A similar radiopharmaceutical using Lu-177-DOTATATE (called Lutathera) has been FDA-approved for small cell cancer affecting the digestive tract. DOTATOC (and also DOTATEC and DOTATATE) binds to somatostatin receptors on the small cell digestive tract cancer surface, where it is highly expressed. It is rarely expressed in small-cell prostate cancer, but there have been some isolated case reports like this one or small trials like this one. This means that treatment with a somatostatin analog (octreotide, lanreotide, or pasireotide) may be somewhat effective even without the radioactive emitter attached to it. These drugs are available now in the US, are not toxic, and your doctor can prescribe them without a clinical trial. there is a clinical trial of it in London for any solid tumor:

These clinical trials include somatostatins:

This clinical trial at Johns Hopkins uses Lutathera to treat neuroendocrine prostate cancer, specifically:

While the presence of somatostatin receptors in the tumor can be determined by pathological analysis (immunohistochemical (IHC) staining for SSTR2), there is an FDA-approved PET scan that uses Ga-68-DOTATATE that can detect it without a biopsy. It is used to detect neuroendocrine tumors that are often non-prostatic. Researchers at Emory found that Ga-68-DOTATATE uptake is higher even in neuroendocrine tumors of prostatic origin, which suggests that somatostatin-based therapy may be beneficial. (One patient who was positive for a BRCA2 mutation but negative for NEPC had high uptake as well.)


DLL3 is a protein that is expressed on the surface of neuroendocrine cells regardless of the cancer of origin, and has been identified in two-thirds of neuroendocrine prostate cancer (NEPC) cells. An antibody linked to a chemotherapy, called Rova-T, against DLL3 has been developed and has shown some promise against NEPC in a preclinical study. Unfortunately, AbbVie discontinued R&D after it failed to meet goals for small cell lung cancer (SCLC). A Phase 2 trial that included NEPC was discontinued. Misha Beltran at Dana Farber has tried an antibody-drug conjugate (rovalpituzumab teserine) targeted to DLL3 on a single patient. After two treatments, his metastases shrank and stabilized.

Harpoon has announced a clinical trial of HPN328  for people with advanced cancers that express DLL3. HPN328 is a bispecific T-cell engager (BiTE) that targets DLL3 and also promotes T cells to attack those cells exhibiting it. AMG757 is also a BiTE. Amgen has announced a clinical trial of AMG 757 for advanced prostate cancer. Phanes Therapeutics has a BiTE clinical trial targeting DLL3.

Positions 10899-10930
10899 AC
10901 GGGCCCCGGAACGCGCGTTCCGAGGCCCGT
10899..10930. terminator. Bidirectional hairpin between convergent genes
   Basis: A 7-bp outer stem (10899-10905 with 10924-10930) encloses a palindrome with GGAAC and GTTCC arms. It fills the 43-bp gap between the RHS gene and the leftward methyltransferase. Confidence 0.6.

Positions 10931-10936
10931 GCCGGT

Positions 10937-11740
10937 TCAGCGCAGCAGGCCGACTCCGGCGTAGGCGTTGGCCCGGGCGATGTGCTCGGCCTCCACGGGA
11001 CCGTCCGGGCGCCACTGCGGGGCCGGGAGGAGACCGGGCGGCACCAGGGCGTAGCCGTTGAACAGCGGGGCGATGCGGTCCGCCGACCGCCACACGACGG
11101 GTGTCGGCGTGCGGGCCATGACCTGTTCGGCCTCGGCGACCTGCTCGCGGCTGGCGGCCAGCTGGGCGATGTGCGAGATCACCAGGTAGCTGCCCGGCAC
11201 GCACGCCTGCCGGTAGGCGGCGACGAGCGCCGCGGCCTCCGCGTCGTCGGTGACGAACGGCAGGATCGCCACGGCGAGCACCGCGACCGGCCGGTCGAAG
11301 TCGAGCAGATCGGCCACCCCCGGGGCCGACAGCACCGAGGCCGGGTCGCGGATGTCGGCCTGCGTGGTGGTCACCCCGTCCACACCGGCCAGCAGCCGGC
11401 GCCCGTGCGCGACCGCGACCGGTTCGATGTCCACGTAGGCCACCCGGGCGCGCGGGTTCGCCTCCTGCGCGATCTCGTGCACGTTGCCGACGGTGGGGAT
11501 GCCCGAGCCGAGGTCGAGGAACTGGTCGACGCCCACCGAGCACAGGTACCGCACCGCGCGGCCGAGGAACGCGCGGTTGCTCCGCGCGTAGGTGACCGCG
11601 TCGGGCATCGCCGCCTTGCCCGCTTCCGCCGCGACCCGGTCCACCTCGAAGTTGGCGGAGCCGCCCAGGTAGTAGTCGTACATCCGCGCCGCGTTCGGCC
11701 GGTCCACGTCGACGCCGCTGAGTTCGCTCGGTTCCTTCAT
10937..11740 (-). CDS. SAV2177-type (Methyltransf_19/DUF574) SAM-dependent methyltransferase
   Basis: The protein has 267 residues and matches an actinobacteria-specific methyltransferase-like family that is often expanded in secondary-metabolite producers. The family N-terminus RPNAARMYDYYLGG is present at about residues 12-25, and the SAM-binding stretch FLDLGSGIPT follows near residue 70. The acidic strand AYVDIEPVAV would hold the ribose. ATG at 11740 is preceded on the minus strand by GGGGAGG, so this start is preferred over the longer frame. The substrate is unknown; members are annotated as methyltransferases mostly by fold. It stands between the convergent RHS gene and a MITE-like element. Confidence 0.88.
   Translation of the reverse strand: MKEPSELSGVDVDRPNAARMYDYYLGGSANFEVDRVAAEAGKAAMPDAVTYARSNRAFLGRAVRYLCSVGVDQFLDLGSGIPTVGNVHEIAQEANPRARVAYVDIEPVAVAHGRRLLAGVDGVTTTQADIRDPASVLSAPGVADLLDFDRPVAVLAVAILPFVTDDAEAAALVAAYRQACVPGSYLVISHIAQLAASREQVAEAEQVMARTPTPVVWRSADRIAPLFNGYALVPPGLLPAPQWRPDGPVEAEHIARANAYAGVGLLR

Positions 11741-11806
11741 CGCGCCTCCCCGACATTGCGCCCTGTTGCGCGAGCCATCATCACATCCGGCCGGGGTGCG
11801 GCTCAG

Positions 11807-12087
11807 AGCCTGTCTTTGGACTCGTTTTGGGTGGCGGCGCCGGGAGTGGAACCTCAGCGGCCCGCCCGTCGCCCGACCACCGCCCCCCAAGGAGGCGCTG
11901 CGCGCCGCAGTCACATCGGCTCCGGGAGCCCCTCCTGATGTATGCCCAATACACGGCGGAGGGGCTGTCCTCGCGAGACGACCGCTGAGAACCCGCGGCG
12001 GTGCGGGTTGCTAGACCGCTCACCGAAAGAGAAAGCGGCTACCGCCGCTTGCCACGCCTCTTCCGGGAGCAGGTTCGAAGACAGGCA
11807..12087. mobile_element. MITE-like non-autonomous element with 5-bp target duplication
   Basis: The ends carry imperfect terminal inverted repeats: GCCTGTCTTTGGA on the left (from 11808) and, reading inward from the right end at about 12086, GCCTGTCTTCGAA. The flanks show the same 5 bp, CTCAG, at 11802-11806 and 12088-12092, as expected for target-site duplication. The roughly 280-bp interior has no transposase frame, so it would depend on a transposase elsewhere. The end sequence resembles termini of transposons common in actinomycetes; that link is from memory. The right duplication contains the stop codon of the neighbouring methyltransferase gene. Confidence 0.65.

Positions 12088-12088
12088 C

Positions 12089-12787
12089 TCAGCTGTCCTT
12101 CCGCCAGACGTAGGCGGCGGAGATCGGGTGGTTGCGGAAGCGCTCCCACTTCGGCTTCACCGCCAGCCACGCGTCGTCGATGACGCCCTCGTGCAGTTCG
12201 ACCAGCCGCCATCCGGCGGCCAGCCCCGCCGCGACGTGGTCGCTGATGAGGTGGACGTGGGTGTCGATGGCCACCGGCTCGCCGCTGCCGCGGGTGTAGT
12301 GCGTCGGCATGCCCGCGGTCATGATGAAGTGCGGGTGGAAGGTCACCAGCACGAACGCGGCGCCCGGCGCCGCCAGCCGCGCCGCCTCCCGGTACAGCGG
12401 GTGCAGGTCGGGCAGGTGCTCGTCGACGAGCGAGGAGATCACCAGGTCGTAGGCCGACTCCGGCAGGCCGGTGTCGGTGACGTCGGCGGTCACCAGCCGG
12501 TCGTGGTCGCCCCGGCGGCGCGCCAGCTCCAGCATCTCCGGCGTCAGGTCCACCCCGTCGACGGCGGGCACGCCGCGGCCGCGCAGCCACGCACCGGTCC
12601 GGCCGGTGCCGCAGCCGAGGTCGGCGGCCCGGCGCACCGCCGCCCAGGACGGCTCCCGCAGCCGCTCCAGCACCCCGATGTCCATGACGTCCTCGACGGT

AMG119 is a CAR-T therapy that targets DLL-3. CAR-T involves treating one's own T-cells by sensitizing them to DLL3. Both of these create a T-cell and a cytokine response in environments that otherwise have low immune cell activity. That response may kill bystander cells, and through a phenomenon called "antigen spreading," may be able to kill other cancer cells that do not exhibit DLL3. (BiTE and CAR-T therapies that target PSMA are  in clinical trials noted at end of this article)

The Wang Lab at Duke has specific expertise in morphological analysis of NEPC and IHC staining for DLL3. It may be a good idea to get a second opinion from them.

Checkpoint blockade

Another recent discovery is that PD-L1 is highly expressed in SCPC. This opens the door to immunotherapies that target the PD-1/PD-L1 pathway, like Keytruda.

PD-L1 expression in small cell neuroendocrine carcinomas

Small clinical trials have so far shown little benefit:

Sunday, August 28, 2016

Docetaxel with primary radiation therapy for high-risk prostate cancer


In 2004, the FDA approved docetaxel as the first chemotherapy drug proven to extend survival in metastatic hormone-refractory prostate cancer. Although the survival benefit was a modest 2.5 months, researchers launched clinical trials to determine whether the survival advantage could be increased by using docetaxel earlier in disease progression or by combining it with other therapies. Those trials are beginning to mature now.

Last year, the CHAARTED study demonstrated a 17-month survival advantage stemming from starting docetaxel at the same time as ADT in men with multiple metastases. However, another trial, GETUG-AFU 15, did not demonstrate a benefit. Last month, early reports of the STAMPEDE trial confirmed the benefit, which was 22 months among men with any metastases upon initial diagnosis. As in the CHAARTED trial, the evidence of benefit has not yet emerged among men with advanced cancer who did not yet evince metastases.

(update 7/28/2022) STAMPEDE reported results of the use of docetaxel in 230 newly diagnosed high-risk men compared to 460 who only received standard-of-care (SOC). SOC  consisted of ADT ± prostate radiation. "High-risk" also included men with pelvic lymph node metastases (in about half the men) but no distant metastases. After 6.5 years of follow-up: